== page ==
[First published 23 December 2014]
Did I mention I’ve written a book about music in Medway.
‘No, Stephe,’ I hear you cry. ‘I don’t think you have. Please. Tell me more.’
Well, I’ve written a book about music in Medway. It’s called Do It Yourself: A History of Music in Medway and it’ll be out early in 2015.
The reason I bring this up during a series of blogs about Christmas albums is that Medway’s very own Billy Childish – along with one of his many, many bands, the Musicians of the British Empire, did a Christmas record. Christmas 1979 (2007) is as thrashy a garage Christmas album as you could ever hope to hear. Nat King Cole it most certainly ain’t.
As with most Billy Childish records, it’s a dirty sounding, warts and all collection of songs guaranteed to give you a not so silent night.
Christmas 1979 isn’t just a Billy Childish Christmas record. For those who are unfamiliar with his and his bands’ music, it’s a good introduction to some of what he’s about. I say “some”; for all the seeming similarity in much of his thrashy musical output, there are nuances which require listening to quite a few of his well over one hundred albums to fully appreciate.
But for a summary of some of the basics: his influences, themes and what he’d been up to by the time of this album’s release, it’s not a bad starting point. Plus there a jingling bells. Even Billy Childish couldn’t avoid them.
Childish and co’s Christmas outing is far from your standard festive fare – as is evident before a note of music has been played. Witness the conversation between Childish as Santa and bassist (and wife) Julie playing an excitable little girl:
Santa: Ho ho ho ho hooo! Hello little girl. What would you like for Christmas?
Little Girl: I’d like to sing ‘Santa Claus’ with my favourite group, The Sonics.
Santa: Ho! Well I’m afraid that’s no longer possible, little girl, as the lead singer was convicted of statutory rape and the were dropped from The Beatles tour and subsequently split up.
Little Girl: What!!!
Santa: Hmm. I know. Why don’t you try singing ‘Santa Claus’ with the Musicians of the British Empire?
Little Girl: Oh no!
From there on it’s a riot of glorious rough and ready garage band noise. True to Santa’s word, there’s a cover of The Sonics’ ‘Santa Claus’. There’s also a Chistmas-ified cover of The Who’s ‘A Quick One While He’s Away’ under the name of ‘A Quick One (Pete Townsend’s Christmas)’.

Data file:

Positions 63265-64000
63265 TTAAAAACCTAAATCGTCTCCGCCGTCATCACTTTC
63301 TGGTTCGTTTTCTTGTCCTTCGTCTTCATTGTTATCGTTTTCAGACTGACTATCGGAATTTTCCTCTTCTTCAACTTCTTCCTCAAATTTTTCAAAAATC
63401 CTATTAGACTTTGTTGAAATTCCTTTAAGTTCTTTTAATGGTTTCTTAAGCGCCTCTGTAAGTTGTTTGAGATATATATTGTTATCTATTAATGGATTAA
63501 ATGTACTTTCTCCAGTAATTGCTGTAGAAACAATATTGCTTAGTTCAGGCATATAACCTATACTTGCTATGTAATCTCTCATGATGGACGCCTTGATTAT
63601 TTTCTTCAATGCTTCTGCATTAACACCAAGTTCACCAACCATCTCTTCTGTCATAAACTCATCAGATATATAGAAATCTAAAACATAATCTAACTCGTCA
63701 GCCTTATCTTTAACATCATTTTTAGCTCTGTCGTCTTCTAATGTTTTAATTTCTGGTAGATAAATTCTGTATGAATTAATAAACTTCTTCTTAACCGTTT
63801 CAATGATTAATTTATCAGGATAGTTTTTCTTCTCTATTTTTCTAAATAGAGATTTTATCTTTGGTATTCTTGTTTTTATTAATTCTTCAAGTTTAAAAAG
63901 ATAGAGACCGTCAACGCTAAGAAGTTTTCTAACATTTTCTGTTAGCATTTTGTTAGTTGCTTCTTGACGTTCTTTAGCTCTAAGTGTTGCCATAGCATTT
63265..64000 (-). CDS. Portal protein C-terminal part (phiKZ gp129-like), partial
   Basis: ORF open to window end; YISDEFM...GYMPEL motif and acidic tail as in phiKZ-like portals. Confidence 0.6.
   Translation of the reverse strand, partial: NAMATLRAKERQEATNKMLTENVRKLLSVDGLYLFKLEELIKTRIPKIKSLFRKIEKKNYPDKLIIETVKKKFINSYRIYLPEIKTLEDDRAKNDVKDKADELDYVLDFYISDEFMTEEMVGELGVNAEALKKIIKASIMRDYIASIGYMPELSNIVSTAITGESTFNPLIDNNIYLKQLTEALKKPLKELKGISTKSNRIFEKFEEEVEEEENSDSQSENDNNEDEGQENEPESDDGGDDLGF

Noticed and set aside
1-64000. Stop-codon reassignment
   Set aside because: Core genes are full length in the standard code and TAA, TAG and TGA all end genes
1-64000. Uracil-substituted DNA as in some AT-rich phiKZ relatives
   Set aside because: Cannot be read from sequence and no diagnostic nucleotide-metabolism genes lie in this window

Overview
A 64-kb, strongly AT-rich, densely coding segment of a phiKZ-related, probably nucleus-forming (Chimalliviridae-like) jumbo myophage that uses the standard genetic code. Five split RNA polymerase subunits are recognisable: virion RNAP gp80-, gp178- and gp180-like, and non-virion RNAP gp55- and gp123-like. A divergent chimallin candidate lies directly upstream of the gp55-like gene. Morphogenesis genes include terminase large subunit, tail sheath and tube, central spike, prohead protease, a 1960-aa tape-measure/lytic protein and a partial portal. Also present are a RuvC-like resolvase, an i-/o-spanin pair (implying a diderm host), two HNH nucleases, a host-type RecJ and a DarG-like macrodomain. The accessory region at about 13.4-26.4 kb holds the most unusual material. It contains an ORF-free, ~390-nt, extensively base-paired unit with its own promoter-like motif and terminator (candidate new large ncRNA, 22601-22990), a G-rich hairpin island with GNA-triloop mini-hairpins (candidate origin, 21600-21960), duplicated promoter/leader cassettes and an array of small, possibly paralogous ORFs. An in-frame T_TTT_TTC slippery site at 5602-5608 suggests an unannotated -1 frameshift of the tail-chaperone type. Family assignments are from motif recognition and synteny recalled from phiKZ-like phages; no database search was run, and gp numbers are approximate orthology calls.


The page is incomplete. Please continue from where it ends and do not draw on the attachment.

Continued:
Here the line “you are forgiven” gets Yuletide substitution for “presents will be given”. Childish had previously recreated the ‘A Quick One…’ with his previous band, The Buff Medways, just as an earlier band he was in, The Milkshakes, had covered Link Ray’s ‘Comanche’. That song too gets revisited on Christmas 1979 with the seasonal alteration of “it’s Christmas” yelled at regular intervals.
A Childish original is revisited too. The Buff Medways’ ‘Strood Lights’ turns into ‘Christmas Lights’, although the gritty, grubbiness of “Chatham fights” remains an integral part of the song.
Elsewhere there is material new for the album. But just as the various reworked songs above cover the likes of rape, street fights and having “a nap” with Santa, these remaining tracks don’t cover your usual Christmas repertoire of chestnuts, Jack Frost and Yuletide carols.
‘Knick Knack Paddywack’, complete with a borrowing of the Twilight Zone theme tune, berates the transitory nature of a season whose presents will soon be “chucked[ed]… in the bin”. And two tracks later continues the theme with a tale of Christmas on a budget (“everything’s for sale for a quid/bring a smile to your family’s Christmas/made out of plastic by an Asian kid”).
Meanwhile ‘Merry Christmas Fritz’ considers the Christmas truce of 1914 – and the futility of the war it punctuated. It’s another chance for the band to reference World War One – something the Musicians of the British Empire and their predecessors, The Buffs, did in the form of costume choice on a regular basis.
The grizzled blues of ‘Christmas Hell’ complains about the perils of being dumped during the festive season. But it’s the final track, from which the album takes its name, that things get personal:
My father walked in pissed through the door
and chucked the telly across the floor
then he fell drunk to his bed
and these were the last words that he said:
“Merry fucking Christmas to you all”.
It’s not your standard Christmas album. But what did you expect? It’s Billy Childish.